Navigating uncertainty through trade finance

Supply chain strains, geopolitical tensions and a scaling back of bank funding are spurring demand for trade finance. Institutional investors can benefit from the potential for attractive returns and the short duration of the asset class.

Key takeaways:
  • Trade finance provides a bridge between the delivery of products and payment
  • Covid-19, geopolitics and supply chain issues have all fuelled recent trade disruption – and trade finance can help to fund the movement of goods
  • For investors, the short-term maturity profile, low correlation to other asset classes and potentially attractive returns can help in navigating uncertain markets

Trade finance needs are rising, driven by recent supply chain disruptions and a tightening of bank funding.

The scale of disruption caused to global trade over the past two years – including the impact of Covid-19 and geopolitical tensions – means there’s significant demand for this financing mechanism, which bridges the gap between the delivery of products and payment. According to the most recent estimate by the Asian Development Bank, the global trade finance gap widened to USD 1.7 trillion in 2020.

Small and medium-sized businesses are most in need of help as some banks, the traditional key suppliers of trade finance, scaled back availability of funding in the aftermath of the pandemic.

The impact of trade disruption can fall disproportionately on the world’s poorest people, given the vital role trade plays in reducing poverty by creating jobs and stimulating economic growth.

Institutional investors in search of diversified assets can help by investing in trade finance. In return, they can gain access to the complexity premium that the asset class offers.

How does trade finance work?

Trade finance is similar to a line of credit from a third-party financier that helps companies fund the buying and selling of goods. For example, it enables suppliers to receive money straight away, despite their buyers not needing to pay until sometime in the future. Trade finance can be divided into four main categories:

1 / Payable finance
– supports a buyer by facilitating payments to its suppliers when invoices are raised.

2 / Receivable finance
– provides money to a single supplier in advance of its receiving invoice payments from several customers.

3 / Working capital facilities
– provide loans to one supplier repaid by receivables from several customers.

4 / Documentary credits
– common instruments used by companies to finance specific trade flows and payments under commercial contracts, including letters of credit, bills of exchange and trade loans.

Why is trade finance a potentially attractive option for institutional investors?

In an environment of heightened geopolitical tensions, volatile bond yields and rising inflation, trade finance can offer the flexibility and potential returns to help investors navigate the uncertain global outlook.

Its short-term maturity profile – typically, transactions have a life cycle of between 60 and 120 days – and potentially low correlation to other asset classes can help investors manage a rising interest rate environment. Investments in trade finance can help investors manage downside risks as it tends to exhibit low volatility, as was the case during the most recent turbulence roiling public markets.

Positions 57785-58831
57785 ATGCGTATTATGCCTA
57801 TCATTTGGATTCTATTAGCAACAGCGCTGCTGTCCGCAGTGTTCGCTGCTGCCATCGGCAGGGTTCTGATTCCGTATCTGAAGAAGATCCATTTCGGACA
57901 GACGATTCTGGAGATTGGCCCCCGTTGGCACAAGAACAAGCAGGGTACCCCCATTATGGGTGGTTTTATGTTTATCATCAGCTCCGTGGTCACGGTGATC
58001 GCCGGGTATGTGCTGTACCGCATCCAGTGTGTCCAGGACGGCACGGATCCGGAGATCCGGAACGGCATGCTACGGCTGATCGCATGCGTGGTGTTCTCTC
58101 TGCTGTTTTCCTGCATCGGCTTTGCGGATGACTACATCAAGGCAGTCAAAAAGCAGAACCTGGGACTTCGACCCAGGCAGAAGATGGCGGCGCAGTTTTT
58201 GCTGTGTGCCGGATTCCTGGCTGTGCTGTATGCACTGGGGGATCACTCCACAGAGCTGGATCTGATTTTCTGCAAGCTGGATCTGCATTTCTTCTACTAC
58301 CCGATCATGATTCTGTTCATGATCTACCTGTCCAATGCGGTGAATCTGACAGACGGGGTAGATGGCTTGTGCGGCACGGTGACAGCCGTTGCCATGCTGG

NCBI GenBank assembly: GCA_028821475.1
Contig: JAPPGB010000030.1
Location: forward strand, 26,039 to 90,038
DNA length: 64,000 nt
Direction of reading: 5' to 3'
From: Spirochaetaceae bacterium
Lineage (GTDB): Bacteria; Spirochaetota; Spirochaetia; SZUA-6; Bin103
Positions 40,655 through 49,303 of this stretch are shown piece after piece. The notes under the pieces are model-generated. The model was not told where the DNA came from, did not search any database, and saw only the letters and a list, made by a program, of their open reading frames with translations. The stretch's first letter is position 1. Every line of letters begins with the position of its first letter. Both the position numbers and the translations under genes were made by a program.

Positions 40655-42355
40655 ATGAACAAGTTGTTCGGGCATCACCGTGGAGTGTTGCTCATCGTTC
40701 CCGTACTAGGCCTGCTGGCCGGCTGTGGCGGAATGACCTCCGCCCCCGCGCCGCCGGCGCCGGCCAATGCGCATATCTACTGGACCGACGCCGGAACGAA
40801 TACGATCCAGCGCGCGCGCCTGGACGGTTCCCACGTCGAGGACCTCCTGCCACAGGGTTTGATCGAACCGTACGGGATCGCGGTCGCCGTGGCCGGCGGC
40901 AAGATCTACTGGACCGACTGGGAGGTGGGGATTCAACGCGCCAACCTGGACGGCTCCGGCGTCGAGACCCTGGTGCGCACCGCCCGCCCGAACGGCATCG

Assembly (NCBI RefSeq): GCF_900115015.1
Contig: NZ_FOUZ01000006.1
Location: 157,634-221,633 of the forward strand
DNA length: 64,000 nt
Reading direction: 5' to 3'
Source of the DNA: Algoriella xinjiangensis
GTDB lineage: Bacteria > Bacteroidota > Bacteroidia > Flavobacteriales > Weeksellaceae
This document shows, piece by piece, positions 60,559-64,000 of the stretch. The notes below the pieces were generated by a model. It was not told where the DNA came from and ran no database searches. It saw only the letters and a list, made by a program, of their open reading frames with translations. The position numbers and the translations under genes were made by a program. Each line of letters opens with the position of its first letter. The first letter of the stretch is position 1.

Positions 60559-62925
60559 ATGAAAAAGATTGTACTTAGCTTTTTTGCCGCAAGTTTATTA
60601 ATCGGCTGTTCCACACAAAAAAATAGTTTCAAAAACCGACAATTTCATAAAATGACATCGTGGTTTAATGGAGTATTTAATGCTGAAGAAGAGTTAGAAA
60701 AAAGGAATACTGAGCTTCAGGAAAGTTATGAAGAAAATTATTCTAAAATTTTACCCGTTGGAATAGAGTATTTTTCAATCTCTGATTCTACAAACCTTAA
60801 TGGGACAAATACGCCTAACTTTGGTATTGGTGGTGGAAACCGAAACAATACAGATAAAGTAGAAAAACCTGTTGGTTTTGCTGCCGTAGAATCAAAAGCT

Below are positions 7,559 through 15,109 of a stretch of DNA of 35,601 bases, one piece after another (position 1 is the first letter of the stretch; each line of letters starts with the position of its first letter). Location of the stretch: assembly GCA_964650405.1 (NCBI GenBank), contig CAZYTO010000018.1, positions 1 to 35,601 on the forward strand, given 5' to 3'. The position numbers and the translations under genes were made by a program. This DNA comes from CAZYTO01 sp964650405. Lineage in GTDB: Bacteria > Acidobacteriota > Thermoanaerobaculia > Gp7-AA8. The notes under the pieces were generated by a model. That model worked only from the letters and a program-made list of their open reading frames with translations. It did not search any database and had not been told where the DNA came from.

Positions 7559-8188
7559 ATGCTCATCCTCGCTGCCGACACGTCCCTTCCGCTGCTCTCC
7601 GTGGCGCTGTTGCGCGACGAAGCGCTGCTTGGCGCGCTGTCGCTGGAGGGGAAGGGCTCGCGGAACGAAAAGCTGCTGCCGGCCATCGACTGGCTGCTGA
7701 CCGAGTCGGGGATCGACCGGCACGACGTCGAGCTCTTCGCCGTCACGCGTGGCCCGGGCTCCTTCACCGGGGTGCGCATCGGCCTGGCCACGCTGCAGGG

The asset class can also help investors meet long-term sustainability goals. Since international trade is an engine for inclusive economic growth and poverty reduction, trade finance can be an important tool in achieving the UN Sustainable Development Goals.

At the same time, structural changes are paving the way for institutional investors to enter the market. Banks are looking for partners to fulfil their clients’ needs as they struggle to keep up with growing demand due to regulatory capital requirements. Meanwhile, financial technology companies have brought innovation to the field, reducing unit costs and making small financing volumes economical.

What are the risks of the asset class?

The primary risks in trade finance are credit and fraud risk. Credit analysis and diversification mitigates credit risk. Fraud risk can be managed by analysis of the relationship between buyers and suppliers and other parties involved. Careful selection of sourcing partners and due diligence, combined with diversification, should reduce risks. The use of historical data when evaluating the supplier and buyer to determine pricing can lead to the risk of delays and dilution, where the amount that may be payable by the debtor on an agreement will be less than the invoiced amount. But, again, due diligence can help mitigate risk levels.

How can trade finance fit within a portfolio?

As investors look beyond the main asset classes to diversify return streams in a low-yield environment, trade finance can offer an attractive diversification option:

  • The asset class can act as an alternative to traditional credit assets such as asset-backed securities (ABS) and short-dated investment-grade bonds due to a potentially increased yield helped by a complexity premium.
  • Equally, trade finance may replace government bonds holdings as it offers the possibility of stable returns and low sensitivity to rate changes.
  • Finally, trade finance can also act as a strategic cash position. Its semi-liquid structure gives investors the ability to shift or re-allocate portfolios. That ensures trade finance can provide a potential funding source for private market capital calls.

While this is a relatively new and complex asset class, with the right partner it is possible to take advantage of the potential benefits trade finance offers.

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